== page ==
Problem:Let $\displaystyle f: A \to B $ be a surjective map of sets. Prove that the relation $\displaystyle a \sim b \Leftrightarrow f(a) = f(b) $ is an equivalence relation whose equivalence classes are the fibers of $\displaystyle f $.

My Work/Thoughts: What does a surjective map of sets mean? I think it means that for all $\displaystyle b \in B $ there is some $\displaystyle a \in A $ such that $\displaystyle f(a) = b $. An equivalence relation has to be symmetric, reflexive, and transitive. I know that $\displaystyle a \sim b $ really means that $\displaystyle (a,b) \in R $ which is some subset of a set $\displaystyle A \times A $. So we have to show that these 3 properties hold.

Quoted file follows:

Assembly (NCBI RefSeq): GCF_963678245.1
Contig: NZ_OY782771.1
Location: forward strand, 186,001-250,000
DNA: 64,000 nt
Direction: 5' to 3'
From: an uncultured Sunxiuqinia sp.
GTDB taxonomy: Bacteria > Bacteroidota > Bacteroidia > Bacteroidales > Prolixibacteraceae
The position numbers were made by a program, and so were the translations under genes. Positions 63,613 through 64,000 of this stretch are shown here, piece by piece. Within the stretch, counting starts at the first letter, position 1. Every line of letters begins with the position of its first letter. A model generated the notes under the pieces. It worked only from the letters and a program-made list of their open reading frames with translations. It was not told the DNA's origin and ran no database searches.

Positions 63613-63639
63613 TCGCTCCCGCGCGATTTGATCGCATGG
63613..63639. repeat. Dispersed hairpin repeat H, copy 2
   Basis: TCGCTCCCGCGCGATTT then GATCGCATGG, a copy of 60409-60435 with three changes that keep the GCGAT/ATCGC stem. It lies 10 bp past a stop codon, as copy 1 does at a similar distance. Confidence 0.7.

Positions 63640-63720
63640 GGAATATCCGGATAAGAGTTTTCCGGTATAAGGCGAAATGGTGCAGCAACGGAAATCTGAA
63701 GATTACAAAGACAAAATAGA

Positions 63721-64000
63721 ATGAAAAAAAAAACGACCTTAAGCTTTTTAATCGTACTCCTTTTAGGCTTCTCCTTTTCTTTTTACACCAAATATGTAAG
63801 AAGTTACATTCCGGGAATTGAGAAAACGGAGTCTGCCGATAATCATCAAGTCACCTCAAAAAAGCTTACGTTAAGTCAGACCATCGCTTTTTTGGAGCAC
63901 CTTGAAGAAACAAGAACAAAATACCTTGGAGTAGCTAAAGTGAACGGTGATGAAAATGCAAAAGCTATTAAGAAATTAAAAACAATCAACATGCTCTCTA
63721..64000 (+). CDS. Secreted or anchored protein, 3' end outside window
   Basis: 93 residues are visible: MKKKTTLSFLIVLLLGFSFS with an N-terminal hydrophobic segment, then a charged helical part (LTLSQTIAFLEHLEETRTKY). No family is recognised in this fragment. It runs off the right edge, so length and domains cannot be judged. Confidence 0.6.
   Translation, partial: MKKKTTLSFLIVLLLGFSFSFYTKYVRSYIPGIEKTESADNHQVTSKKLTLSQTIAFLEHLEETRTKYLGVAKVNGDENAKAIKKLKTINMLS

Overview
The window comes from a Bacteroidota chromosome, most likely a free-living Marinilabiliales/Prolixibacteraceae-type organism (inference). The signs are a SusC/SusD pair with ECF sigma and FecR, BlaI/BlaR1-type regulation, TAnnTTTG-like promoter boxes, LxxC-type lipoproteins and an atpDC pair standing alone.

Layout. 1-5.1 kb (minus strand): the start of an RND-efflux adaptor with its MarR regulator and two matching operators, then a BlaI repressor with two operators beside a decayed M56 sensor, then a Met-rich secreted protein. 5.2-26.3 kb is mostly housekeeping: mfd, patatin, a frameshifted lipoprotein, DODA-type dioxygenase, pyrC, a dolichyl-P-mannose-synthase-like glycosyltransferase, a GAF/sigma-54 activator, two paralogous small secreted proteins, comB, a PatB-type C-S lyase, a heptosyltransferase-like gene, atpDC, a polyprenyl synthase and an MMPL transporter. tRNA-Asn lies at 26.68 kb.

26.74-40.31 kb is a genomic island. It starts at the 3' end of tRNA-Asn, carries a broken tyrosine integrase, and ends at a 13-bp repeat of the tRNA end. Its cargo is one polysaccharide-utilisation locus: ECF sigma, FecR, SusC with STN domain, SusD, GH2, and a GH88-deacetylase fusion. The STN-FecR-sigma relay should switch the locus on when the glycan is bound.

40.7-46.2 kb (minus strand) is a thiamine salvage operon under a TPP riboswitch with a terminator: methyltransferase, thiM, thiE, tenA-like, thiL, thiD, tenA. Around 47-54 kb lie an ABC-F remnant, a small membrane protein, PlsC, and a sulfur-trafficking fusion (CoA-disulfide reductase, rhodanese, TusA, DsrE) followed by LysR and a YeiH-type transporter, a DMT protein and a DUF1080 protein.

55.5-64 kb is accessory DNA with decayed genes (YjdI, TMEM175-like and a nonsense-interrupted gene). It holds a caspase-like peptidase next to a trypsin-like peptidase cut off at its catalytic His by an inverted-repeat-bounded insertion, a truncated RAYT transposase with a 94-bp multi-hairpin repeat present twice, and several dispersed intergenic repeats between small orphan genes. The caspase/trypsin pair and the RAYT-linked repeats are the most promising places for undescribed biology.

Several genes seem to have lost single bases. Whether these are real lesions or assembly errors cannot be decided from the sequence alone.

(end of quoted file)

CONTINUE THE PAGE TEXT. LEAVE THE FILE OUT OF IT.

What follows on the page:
(i) reflexive: $\displaystyle a \sim a $ for all $\displaystyle a \in A $. So $\displaystyle f(a) = f(a) $?

(ii) symmetric: $\displaystyle a \sim b \Rightarrow b \sim a $ for all $\displaystyle a,b \in A $. So $\displaystyle f(a) = f(b) $ and $\displaystyle f(b) = f(a) $.

(iii) transitive: $\displaystyle a \sim b $ and $\displaystyle b \sim c \Rightarrow a \sim c $ for all $\displaystyle a,b,c \in A $. So $\displaystyle f(a) = f(b) \ \text{and} \ f(b) = f(c) \Rightarrow f(a) = f(c) $ for some $\displaystyle a,b,c \in A $? So the '$\displaystyle = $' sign acts like the '$\displaystyle \sim $'?

Now I have to show that the equivalence classes are the fibers of $\displaystyle f $. So by definition, an equivalence class is $\displaystyle \{x \in A|x \sim a \} $. This is where I become stuck. A fiber is the inverse image of one element of the codomain mapped to the domain right? So is it $\displaystyle \{x \in A| f(a) = f(b) \} $?

Thanks